I was lucky enough to judge the Basenji Club of GB’s property classes just recently. First of all I thought this sounded rather difficult as I am so used to judging the whole dog and the classes were entitled: best head, best coat, best outline, best movement and best tail and set. However, when it came to the day, it proved to be utterly fascinating and, just to illustrate the point, one entrant who won two classes and was second in another was unplaced in a further class. It certainly concentrated the mind and I felt so honoured to have received this invitation as with, so many real live dogs to handle and assess, it was such a practical way to learn about the breed and, rightly or wrongly, I consider that after that experience my knowledge of the breed was more than that I could have gained from a seminar.
These type of special classes must be one of the KC’s most popular initiatives of late.
Some years ago we found that Surcare was the only washing-up liquid that my daughter, who has always been allergic to coal tar – an ingredient in most soaps – could use without coming up in a painful red itchy rash on her hands and arms. It removed grease most effectively and, because of this, we also used it to wash the kitchen floor’s Vinyl surfaces.
Having often recommended this in the column to owners of dogs with sensitive or allergic skin problems ever since, we were most upset to find that Tesco, which I had always quoted as stocking the Surcare brand, had taken it off its shelves to replace it with another eco-friendly type washing-up liquid, whose blurb announced that it cut through grease. While Julia’s hands were unaffected by this liquid, it did nothing whatsoever to remove grease and, consequently, proved as good as useless for either doing the washing-up or cleaning the kitchen floor.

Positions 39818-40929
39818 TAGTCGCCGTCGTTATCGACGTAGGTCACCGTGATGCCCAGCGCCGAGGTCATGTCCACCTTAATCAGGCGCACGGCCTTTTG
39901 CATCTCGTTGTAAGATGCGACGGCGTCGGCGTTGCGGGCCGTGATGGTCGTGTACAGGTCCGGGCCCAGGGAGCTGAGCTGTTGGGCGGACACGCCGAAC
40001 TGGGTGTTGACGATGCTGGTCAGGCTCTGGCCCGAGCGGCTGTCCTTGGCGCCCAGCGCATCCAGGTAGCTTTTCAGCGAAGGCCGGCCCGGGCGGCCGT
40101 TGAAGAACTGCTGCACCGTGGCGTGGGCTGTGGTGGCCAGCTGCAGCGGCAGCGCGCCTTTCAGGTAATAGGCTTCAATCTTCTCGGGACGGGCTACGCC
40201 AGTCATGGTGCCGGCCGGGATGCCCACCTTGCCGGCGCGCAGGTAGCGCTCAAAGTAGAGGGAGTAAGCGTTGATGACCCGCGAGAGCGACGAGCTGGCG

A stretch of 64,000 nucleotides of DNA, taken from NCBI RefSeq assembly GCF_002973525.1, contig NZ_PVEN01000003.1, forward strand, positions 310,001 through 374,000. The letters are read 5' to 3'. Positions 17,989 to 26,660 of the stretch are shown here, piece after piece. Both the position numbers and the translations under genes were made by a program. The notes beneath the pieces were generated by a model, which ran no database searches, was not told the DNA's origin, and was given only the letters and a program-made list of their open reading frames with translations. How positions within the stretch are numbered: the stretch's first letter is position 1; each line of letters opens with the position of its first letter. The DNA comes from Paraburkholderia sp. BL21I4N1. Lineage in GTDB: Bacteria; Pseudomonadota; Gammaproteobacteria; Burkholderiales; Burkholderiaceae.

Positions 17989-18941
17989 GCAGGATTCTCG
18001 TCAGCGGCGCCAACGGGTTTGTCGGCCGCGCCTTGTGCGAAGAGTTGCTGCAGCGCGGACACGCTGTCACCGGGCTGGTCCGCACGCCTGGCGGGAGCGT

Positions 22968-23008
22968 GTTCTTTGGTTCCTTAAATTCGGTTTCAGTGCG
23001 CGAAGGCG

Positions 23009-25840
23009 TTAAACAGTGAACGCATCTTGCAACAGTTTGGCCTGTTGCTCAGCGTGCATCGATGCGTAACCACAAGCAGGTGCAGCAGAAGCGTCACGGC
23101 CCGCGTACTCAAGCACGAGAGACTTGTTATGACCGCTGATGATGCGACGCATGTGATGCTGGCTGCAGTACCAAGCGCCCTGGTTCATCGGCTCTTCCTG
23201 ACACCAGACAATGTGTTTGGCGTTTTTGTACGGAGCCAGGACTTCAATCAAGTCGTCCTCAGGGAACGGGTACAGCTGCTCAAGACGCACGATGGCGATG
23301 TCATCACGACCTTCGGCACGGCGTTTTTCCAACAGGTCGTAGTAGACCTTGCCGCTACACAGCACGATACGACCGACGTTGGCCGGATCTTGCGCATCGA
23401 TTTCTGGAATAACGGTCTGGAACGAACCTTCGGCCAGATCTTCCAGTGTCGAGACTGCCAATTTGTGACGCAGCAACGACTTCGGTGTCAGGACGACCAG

The situation was desperate and, ridiculous as it may sound, trying to find an alternative source for Surcare, or indeed whether it was still obtainable, became top priority in our household!
Having complained bitterly to both our local Tesco store and head office, they finally put me on to the suppliers of Surcare, who were charming, friendly and concerned as to our plight with the assurance that it had certainly not been discontinued. Not only did they send us a good supply to keep us going but said that our local Horsham Sainsburys stocked it on a regular basis and they were right. Eureka! Luckily, in passing, we saw Surcare Laundry Liquid on the shelves, which proved so very much more effective than the brand we had always used in the past and is excellent for washing dog bedding, particularly that belonging to those with sensitive skin.
I am led to believe that Tesco is considering restocking the Surcare washing-up liquid so it is worth looking on its shelves but, since we can be sure of where it – and now its laundry liquid is obtainable – we may well be changing our allegiance to Sainsburys in future.
Just in case anyone else has found similar difficulty in buying these products recently, I have been assured that they are stocked by Asda, Waitrose, Wilkinsons, Morrisons, Savers and the Co-Op.